The Finance Minister Ken Ofori-Atta has described the government’s revenue target set over the past four years as somewhat over-ambitious given that tax compliance has generally not performed beyond expectations.
The government’s revenue target for July 2019 fell short by GHS5 billion; prompting concerns from the International Monetary Fund (IMF) that the government needs to enhance revenue collection or it may have to cut its spending to keep the deficit in check.
But speaking on Citi TV’s Point of View with Bernard Avle, Mr. Ofori-Atta said that among the reasons for the revenue shortfalls is the fact more people are not paying the right taxes and as a result, the set targets appear overly ambitious.
“We are in tough times. Maybe you and I are not paying the taxes we should be paying; maybe I was too optimistic with regards to my revenue projections. Be that as it may, I think revenue has gone up on average between 15-20 percent each year since 2017.
Even in these doldrums, we are up by 11 percent compared to last year. But we are certainly missing our targets and we need to do something about that. That is clear to all of us especially the new leadership that we have brought to the GRA. We’re truly expecting great things from the people we have put in place,” he said.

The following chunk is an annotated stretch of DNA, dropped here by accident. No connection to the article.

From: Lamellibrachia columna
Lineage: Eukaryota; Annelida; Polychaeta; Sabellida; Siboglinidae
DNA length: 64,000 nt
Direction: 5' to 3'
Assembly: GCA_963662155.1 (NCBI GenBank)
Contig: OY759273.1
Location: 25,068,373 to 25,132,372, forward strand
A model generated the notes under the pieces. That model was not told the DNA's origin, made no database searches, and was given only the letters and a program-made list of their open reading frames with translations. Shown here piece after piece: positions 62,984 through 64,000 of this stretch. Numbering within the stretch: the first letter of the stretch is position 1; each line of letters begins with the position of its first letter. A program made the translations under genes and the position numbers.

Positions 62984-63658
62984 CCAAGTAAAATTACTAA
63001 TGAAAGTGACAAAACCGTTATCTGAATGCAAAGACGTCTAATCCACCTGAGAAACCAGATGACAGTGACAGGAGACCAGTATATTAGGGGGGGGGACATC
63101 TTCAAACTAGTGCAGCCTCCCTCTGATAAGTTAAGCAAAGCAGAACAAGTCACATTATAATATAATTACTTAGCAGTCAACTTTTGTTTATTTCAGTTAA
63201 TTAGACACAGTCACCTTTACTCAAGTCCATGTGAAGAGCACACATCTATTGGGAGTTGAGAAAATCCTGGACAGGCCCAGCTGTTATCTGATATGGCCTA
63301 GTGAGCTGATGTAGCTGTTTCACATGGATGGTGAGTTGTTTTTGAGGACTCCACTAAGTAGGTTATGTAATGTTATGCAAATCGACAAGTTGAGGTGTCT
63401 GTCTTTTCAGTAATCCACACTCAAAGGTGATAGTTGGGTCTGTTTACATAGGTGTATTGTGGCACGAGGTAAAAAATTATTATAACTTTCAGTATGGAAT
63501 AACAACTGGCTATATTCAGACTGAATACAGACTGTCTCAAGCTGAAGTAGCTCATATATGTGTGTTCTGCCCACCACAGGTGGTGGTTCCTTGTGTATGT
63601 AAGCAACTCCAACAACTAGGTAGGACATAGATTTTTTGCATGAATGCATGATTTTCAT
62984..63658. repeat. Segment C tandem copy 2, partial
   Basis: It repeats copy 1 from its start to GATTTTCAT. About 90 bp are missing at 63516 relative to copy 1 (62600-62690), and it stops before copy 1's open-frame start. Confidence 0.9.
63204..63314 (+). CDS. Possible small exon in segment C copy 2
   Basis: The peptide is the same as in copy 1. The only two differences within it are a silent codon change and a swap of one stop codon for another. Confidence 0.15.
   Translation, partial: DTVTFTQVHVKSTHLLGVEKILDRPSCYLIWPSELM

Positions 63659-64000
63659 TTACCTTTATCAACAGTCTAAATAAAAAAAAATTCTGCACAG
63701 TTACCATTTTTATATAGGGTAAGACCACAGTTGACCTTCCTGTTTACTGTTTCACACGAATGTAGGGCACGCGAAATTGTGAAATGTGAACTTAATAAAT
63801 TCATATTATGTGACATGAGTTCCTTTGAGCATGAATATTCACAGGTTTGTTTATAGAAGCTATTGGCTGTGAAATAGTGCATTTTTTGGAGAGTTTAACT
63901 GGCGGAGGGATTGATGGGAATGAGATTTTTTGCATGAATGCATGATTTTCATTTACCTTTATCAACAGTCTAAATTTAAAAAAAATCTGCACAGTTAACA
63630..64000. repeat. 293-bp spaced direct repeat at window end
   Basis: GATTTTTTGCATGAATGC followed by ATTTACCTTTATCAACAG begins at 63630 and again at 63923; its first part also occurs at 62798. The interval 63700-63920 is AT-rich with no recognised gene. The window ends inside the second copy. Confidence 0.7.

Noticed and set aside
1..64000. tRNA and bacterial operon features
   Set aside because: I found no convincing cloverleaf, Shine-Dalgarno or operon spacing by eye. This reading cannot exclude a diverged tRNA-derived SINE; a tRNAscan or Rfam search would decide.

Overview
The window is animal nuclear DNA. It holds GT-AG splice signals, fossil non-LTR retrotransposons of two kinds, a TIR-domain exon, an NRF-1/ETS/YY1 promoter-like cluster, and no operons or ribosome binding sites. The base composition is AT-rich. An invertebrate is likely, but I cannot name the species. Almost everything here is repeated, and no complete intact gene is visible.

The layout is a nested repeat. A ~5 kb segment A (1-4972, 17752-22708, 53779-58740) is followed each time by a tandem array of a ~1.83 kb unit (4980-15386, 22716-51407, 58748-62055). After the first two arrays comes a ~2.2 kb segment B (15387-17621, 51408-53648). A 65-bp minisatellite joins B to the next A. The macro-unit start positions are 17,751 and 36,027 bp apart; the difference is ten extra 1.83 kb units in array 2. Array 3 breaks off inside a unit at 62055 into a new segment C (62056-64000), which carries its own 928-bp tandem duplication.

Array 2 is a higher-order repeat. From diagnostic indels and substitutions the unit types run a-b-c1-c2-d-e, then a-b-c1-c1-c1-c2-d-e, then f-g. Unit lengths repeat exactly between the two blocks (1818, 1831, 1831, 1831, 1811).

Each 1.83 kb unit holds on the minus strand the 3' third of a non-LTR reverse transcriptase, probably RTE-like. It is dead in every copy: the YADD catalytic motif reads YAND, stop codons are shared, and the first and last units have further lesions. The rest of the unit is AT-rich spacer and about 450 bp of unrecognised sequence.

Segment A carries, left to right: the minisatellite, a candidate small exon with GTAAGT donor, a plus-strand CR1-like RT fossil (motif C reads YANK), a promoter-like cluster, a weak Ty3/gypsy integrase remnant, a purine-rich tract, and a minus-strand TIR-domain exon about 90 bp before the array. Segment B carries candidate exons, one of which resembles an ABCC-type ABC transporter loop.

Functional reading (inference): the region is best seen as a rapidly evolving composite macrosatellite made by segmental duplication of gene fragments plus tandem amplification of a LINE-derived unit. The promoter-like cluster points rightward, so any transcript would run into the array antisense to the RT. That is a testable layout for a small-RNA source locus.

The government in June this year undertook some structural reforms at the tax-collecting agency where the three Commissioners for Domestic Tax collection, Customs Division, and Support Services Division were all rotated.
Additionally, more than 1,400 GRA personnel had their posts changed in a bid to provide the needed boosts to revenue collection. A new GRA Board Chair in the person of Prof. Steve Adei has also been appointed to spearhead revenue growth.
Despite these measures, the government could still not meet the GH¢31.8 billion (9.2 percent of GDP) revenue target it set for July 2019; only raising GH¢26.8 billion (7.7 percent of GDP).
The Finance Minister admitted that one of government’s key objectives for establishing the Nation Builders Corps which was to use recruits to drive tax compliance has not been met.
About 10,000 of the initial 100,000 recruits were supposed to help the Ghana Revenue Authority to mobilise domestic revenue especially in the large informal sector but given the revenue shortfalls, the Finance Minister admitted their role has not played out well.
“I am not sure the strategy was implemented the way we wanted it and that’s why there was a change of leadership at the revenue authority…but I am sure we will ultimately reap the results of this initiative,” Mr. Ofori-Atta added.